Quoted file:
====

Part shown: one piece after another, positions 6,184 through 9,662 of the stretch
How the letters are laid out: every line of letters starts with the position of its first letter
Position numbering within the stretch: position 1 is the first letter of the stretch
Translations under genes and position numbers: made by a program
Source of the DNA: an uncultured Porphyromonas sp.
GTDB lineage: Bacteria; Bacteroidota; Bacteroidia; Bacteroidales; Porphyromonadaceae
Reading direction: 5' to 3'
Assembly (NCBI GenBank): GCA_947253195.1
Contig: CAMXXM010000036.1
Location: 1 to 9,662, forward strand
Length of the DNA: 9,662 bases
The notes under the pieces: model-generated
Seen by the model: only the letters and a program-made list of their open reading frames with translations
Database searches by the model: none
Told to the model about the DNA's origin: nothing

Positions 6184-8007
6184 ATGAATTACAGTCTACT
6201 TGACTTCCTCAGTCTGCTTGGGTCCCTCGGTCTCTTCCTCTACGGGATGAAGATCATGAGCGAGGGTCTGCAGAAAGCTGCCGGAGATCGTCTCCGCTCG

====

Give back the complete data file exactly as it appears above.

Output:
Part shown: one piece after another, positions 6,184 through 9,662 of the stretch
How the letters are laid out: every line of letters starts with the position of its first letter
Position numbering within the stretch: position 1 is the first letter of the stretch
Translations under genes and position numbers: made by a program
Source of the DNA: an uncultured Porphyromonas sp.
GTDB lineage: Bacteria; Bacteroidota; Bacteroidia; Bacteroidales; Porphyromonadaceae
Reading direction: 5' to 3'
Assembly (NCBI GenBank): GCA_947253195.1
Contig: CAMXXM010000036.1
Location: 1 to 9,662, forward strand
Length of the DNA: 9,662 bases
The notes under the pieces: model-generated
Seen by the model: only the letters and a program-made list of their open reading frames with translations
Database searches by the model: none
Told to the model about the DNA's origin: nothing

Positions 6184-8007
6184 ATGAATTACAGTCTACT
6201 TGACTTCCTCAGTCTGCTTGGGTCCCTCGGTCTCTTCCTCTACGGGATGAAGATCATGAGCGAGGGTCTGCAGAAAGCTGCCGGAGATCGTCTCCGCTCG